“Roma headlines a Oaxacan woman of color who pierces the idea of a nebulous Latino or Hispanic identity.”
Title: Roma (2018)
Director: Alfonso Cuarón 👨🏽🇲🇽
Writer: Alfonso Cuarón 👨🏽🇲🇽
Reviewed by Li 👩🏻🇺🇸
Much has already been made of Roma, Netflix’s latest film to be released on the big screen before being made available for streaming. Critics have lavished the Mexican film with glowing reviews, and Christopher Orr of The Atlantic calls it “quite possibly both the best film of Cuarón’s career to date and the best film of the year.”
I can see where everyone is coming from. Roma exhibits quiet intimacy from start to finish, perhaps due to the inherently personal nature of the story as Cuarón recounts his memories of growing up in Oaxaca in the 1970s under the care of his nanny, Libo, to whom the film is dedicated.
And if intimacy is the message, then visual artistry is Cuarón’s megaphone. Camerawork and script both deliver stripped down realism that elevates the mundane into breathtaking tableaus. Black and white minimalism forms a thin membrane that barely conceals surging emotions that threaten to break free at any moment. This dichotomy lends the film a delicious, almost ominous tension between stillness and wracking grief. Furthermore, it lends the film its energy. Without this precariousness, the movie slips into “indie” formalism that can feel slow and—dare I say?—at times boring.
I can’t express how radical it feels to see Cleo, a Oaxacan woman played by first-timer Yalitza Aparicio, centered as the main character. On the one hand, it's wonderful to finally have such rare representation. When was the last time you saw a high profile movie that even gave housekeepers names, much less featured them as main characters? On the other hand, Roma makes you confront your own surprise at seeing domestic workers live rich lives outside of their places of work.
I felt chastened by my own biases, of the exhilaration I experienced at seeing Cleo and fellow houseworker Adela (Nancy García García) sprinting down the streets of Mexico City, humanized through laughter and flirtatious double dates at the movie theater, as well as through searing loss and deeply complicated relationships with their well-meaning employers.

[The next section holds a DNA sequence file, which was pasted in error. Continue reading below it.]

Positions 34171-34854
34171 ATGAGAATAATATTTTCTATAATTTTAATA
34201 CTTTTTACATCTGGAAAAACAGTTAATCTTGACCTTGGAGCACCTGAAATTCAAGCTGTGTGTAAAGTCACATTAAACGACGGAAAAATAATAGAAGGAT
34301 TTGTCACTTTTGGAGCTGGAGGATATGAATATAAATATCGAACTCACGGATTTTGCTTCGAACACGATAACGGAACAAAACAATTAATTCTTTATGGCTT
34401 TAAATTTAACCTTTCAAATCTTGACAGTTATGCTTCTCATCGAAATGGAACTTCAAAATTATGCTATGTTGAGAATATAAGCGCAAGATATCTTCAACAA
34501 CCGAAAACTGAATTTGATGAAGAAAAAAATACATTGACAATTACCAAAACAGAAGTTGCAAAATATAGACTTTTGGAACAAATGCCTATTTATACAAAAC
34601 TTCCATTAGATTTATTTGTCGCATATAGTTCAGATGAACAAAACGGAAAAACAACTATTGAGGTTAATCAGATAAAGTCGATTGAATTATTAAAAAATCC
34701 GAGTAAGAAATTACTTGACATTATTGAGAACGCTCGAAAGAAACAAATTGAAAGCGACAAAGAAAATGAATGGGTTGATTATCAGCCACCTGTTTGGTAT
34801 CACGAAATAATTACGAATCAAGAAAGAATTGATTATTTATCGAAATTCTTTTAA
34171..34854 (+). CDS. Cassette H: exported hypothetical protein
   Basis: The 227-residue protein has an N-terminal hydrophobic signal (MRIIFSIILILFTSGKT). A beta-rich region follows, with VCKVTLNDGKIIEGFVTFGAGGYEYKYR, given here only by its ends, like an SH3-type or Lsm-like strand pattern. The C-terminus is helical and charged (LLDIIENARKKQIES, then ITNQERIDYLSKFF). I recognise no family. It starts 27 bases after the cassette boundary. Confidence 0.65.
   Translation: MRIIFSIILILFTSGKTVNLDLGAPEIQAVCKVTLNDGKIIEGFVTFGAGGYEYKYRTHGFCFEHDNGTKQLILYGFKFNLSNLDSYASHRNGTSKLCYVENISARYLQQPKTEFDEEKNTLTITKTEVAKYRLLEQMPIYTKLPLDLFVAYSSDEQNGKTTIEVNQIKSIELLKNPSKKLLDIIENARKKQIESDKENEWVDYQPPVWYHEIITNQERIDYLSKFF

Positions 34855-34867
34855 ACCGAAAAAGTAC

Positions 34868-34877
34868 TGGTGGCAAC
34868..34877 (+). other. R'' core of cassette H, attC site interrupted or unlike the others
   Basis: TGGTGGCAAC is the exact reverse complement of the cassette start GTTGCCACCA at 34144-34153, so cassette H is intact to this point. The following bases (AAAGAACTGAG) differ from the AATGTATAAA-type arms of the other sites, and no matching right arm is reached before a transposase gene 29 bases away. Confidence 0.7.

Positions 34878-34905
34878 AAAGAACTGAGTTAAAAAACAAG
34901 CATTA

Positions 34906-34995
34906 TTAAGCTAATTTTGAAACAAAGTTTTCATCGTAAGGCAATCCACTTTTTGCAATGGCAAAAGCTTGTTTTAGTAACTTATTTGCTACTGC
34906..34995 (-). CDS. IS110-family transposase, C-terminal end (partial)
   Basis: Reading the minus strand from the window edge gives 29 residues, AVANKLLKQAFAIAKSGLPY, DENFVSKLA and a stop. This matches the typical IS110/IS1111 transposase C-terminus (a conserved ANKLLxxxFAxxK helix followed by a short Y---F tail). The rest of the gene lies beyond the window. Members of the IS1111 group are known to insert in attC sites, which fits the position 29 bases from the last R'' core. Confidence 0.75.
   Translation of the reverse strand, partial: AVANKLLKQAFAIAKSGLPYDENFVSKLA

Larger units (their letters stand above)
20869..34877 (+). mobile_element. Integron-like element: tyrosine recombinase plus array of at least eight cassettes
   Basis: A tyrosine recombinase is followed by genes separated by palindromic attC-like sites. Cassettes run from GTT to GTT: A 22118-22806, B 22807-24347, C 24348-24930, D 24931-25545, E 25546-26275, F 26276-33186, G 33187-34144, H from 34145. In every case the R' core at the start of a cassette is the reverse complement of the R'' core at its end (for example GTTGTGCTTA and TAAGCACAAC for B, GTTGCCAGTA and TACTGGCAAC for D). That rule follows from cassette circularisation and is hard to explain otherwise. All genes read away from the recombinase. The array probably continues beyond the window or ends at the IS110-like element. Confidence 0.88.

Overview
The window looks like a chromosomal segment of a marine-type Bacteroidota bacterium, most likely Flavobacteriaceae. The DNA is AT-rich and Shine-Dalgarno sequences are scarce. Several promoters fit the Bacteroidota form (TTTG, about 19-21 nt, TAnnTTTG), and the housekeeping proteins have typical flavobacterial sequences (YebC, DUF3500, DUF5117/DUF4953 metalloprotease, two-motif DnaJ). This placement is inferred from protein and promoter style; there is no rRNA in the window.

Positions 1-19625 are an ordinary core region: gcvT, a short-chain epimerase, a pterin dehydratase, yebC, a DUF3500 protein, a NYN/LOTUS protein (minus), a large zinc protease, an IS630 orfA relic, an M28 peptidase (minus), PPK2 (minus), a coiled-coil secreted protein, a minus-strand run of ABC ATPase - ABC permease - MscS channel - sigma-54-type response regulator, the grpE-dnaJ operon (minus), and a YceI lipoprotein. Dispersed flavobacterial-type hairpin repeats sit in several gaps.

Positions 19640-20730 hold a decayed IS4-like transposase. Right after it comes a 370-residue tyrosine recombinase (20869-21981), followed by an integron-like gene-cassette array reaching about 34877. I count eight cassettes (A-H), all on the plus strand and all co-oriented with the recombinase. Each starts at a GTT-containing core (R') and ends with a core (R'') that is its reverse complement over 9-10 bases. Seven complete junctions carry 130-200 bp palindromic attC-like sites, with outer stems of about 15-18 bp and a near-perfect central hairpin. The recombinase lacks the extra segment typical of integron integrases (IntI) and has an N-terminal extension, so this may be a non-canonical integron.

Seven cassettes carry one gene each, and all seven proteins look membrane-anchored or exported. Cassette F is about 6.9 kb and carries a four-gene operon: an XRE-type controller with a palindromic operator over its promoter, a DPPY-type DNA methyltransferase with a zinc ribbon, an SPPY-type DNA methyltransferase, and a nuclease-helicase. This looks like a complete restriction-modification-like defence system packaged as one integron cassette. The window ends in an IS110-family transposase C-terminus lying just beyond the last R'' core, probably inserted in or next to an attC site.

On gender specifically, Cuarón deserves kudos for crafting a feminist film that never stumbles in its realism. Men are portrayed with flaws, as they let down the women in their lives whether through extramarital affairs or through the prioritizing of politics and violence over fatherhood. The situations are painfully recognizable, but thankfully, Roma never feels as if it’s demonizing nor excusing men for such poor behavior. As with the entire film, it merely holds an unflinching mirror up to society—in this case, to the uglier realities of what it means to be a woman held hostage by patriarchy.
GradeMyMovie.com Assessment: 100% of key cast and crew members were POC.
Roma glides through this category as it issues a clear reminder of how economic inequality, race, and skin color are deeply intertwined. The film doesn’t just feature a Latina as its main character; it casts a Oaxacan woman of color who pierces the idea of a nebulous Latino or Hispanic identity—fabricated groupings that really only makes sense for American political coalition-building, anyway. Helmed by a Mexican filmmaker, it makes sense that Cuarón illustrates the diversity of his native country with ease. The family that Cleo and Adela serve are clearly white and their light-skinned privilege goes without saying as domestic workers of color uniformly occupy a lower economic strata in the film. During the scenes of New Year’s merrymaking, white Hispanic families dance upstairs while Cleo is led downstairs by the host family’s older employee, and into the basement kitchen where staff—all of them people of color—hold raucous celebrations of their own.
Across the entire film, the social divisions are never stated but always crystal clear. It doesn’t matter how much sincere love passes between Cleo and her employer Señora Sofia (Marina de Tavira), or between Cleo the children that she and Adela take care of. They’ll never belong to the same community, and that’s precisely how colorism and racial inequality can poison otherwise pure bonds of love between individuals borne to different worlds.
Mediaversity Grade: B 4.83/5
Roma shocks, uplifts, and breaks your heart simply by shining an expertly exposed spotlight on reality. The universal humanity portrayed by Cleo reminds us that real life is all the drama Hollywood needs to create a deeply moving story. Congratulations to Cuarón for this truly spectacular work of art, and may there be more films to come that bring fresh authenticity to untold stories.